Riger has always espoused to our clients, “Your brand is a promise.” In CMOG’s case, they have stayed true to their brand promise of leading visitors to see glass in a new light. In fact the new tagline to go with the clean and stylish new addition is: “New Space, New Light.”

The new space is, to my eye, a brave new light: both inviting and futuristic. One tour guest remarked the conference room reminded him of the movie “Contact.” I had to agree it felt like we could be strapped in and hurdled into outer space at any moment.

According to Cassetti, the overall aesthetic was driven by a desire to use black and white as the backdrop and allow the museum art (glass creations), gift shop items, or café food to provide the color. It works. The glass pieces pop!

So if you’re getting the image in your head that the new space looks a little like an Apple store, you’re not far off. Bright white is everywhere. Except the demonstration area. In a deft homage to the tradition of glass blowing, the demonstration amphitheater is all black. We learned many of the designers of the artwork found in today’s museum cut their teeth in the Steuben Glass factory, the precise location of the new demo room. That’s a nice symmetry, good PR, and an effective connector of generations for a place that’s been making glass for over 150 years. Besides, an orange flame looks really cool against a black background.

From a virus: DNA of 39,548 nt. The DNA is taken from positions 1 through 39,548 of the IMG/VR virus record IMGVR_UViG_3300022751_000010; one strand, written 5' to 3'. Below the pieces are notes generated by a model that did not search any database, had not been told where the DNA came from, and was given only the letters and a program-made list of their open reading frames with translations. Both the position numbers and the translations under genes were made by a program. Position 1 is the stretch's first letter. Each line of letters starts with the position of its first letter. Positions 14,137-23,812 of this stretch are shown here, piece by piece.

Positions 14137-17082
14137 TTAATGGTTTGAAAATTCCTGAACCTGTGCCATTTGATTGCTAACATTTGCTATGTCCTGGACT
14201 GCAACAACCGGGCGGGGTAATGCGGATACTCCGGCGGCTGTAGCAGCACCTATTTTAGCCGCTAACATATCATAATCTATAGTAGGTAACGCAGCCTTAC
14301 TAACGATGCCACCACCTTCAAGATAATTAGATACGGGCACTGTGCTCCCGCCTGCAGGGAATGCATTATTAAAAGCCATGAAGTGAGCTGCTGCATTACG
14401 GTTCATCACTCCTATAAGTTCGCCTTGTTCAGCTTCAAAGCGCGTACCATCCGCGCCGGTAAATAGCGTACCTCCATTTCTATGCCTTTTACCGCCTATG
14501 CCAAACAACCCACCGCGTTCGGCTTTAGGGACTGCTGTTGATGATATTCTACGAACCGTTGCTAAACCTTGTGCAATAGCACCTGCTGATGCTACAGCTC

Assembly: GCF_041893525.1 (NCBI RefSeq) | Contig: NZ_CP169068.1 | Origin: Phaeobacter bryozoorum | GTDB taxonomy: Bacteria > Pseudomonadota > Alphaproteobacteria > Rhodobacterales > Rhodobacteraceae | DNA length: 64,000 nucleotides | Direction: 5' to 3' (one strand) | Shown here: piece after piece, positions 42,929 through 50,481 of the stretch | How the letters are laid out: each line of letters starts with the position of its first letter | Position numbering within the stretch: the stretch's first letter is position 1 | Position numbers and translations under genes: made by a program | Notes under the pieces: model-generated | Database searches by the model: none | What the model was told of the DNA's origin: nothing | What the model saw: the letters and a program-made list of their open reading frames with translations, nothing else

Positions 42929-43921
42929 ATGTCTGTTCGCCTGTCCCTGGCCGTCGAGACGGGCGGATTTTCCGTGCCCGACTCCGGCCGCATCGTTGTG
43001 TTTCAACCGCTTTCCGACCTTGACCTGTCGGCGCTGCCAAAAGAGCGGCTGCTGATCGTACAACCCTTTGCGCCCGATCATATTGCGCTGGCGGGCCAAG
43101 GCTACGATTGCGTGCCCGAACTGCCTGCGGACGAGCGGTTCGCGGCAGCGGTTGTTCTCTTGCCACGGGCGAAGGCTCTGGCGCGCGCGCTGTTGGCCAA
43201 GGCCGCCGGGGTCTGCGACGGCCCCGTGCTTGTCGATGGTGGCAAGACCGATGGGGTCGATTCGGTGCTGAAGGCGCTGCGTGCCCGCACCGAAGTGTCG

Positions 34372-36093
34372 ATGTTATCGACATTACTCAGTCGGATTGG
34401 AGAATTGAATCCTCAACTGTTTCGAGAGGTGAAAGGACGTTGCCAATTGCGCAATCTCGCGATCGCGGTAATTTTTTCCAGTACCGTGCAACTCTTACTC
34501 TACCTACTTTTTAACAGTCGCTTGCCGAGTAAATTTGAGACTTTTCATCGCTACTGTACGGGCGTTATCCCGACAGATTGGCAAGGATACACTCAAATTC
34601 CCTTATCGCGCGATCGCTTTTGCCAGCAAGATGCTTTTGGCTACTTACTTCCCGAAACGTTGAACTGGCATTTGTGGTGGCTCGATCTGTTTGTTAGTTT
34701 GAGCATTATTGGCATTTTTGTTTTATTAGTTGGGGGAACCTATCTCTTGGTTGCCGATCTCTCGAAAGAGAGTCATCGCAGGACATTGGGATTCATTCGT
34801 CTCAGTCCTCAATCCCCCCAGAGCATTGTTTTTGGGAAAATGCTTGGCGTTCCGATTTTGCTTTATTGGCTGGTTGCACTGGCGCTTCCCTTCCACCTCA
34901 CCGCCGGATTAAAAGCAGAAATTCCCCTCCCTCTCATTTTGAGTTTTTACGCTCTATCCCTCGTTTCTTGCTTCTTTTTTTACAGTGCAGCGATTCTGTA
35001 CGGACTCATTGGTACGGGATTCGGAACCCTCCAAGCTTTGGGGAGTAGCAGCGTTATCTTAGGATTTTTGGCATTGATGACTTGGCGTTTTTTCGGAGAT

As for the logo design, it was a labor of love, according to Cassetti and Sterbenk. Their team did the research, knew what they liked, and hired three different designers to get them where they needed to be. The result is a new typeface, black-and-white motif that works well in both positive and negative, a squared-off stacked logo and a linear (unstacked) version for applications where the block logo won’t work. Square but unboxed, it’s clean and elegant, and its simple, powerful design communicates that creativity should not be put in a box. This logo shouldn’t either. What it should do is show off Corning glass in a favorable light for generations to come.